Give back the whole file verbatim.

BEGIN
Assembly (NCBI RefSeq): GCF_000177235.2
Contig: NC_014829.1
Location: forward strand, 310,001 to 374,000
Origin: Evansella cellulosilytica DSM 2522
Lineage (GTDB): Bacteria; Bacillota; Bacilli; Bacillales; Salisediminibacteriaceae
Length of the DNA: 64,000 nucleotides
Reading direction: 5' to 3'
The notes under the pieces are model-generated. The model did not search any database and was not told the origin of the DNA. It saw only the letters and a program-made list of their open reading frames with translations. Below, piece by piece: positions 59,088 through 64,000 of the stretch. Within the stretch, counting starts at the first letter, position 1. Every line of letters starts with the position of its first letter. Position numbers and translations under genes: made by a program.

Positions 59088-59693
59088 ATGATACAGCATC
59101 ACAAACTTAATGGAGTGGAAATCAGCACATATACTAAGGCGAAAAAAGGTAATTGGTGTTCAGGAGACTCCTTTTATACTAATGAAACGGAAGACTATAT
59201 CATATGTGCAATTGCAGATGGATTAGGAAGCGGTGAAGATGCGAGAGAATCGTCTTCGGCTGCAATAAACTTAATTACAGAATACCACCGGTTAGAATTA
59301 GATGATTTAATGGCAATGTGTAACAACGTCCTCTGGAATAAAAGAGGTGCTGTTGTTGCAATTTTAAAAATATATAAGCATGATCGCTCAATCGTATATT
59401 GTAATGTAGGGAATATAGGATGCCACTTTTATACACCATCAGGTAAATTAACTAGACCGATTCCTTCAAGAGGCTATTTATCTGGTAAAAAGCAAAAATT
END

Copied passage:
Assembly (NCBI RefSeq): GCF_000177235.2
Contig: NC_014829.1
Location: forward strand, 310,001 to 374,000
Origin: Evansella cellulosilytica DSM 2522
Lineage (GTDB): Bacteria; Bacillota; Bacilli; Bacillales; Salisediminibacteriaceae
Length of the DNA: 64,000 nucleotides
Reading direction: 5' to 3'
The notes under the pieces are model-generated. The model did not search any database and was not told the origin of the DNA. It saw only the letters and a program-made list of their open reading frames with translations. Below, piece by piece: positions 59,088 through 64,000 of the stretch. Within the stretch, counting starts at the first letter, position 1. Every line of letters starts with the position of its first letter. Position numbers and translations under genes: made by a program.

Positions 59088-59693
59088 ATGATACAGCATC
59101 ACAAACTTAATGGAGTGGAAATCAGCACATATACTAAGGCGAAAAAAGGTAATTGGTGTTCAGGAGACTCCTTTTATACTAATGAAACGGAAGACTATAT
59201 CATATGTGCAATTGCAGATGGATTAGGAAGCGGTGAAGATGCGAGAGAATCGTCTTCGGCTGCAATAAACTTAATTACAGAATACCACCGGTTAGAATTA
59301 GATGATTTAATGGCAATGTGTAACAACGTCCTCTGGAATAAAAGAGGTGCTGTTGTTGCAATTTTAAAAATATATAAGCATGATCGCTCAATCGTATATT
59401 GTAATGTAGGGAATATAGGATGCCACTTTTATACACCATCAGGTAAATTAACTAGACCGATTCCTTCAAGAGGCTATTTATCTGGTAAAAAGCAAAAATT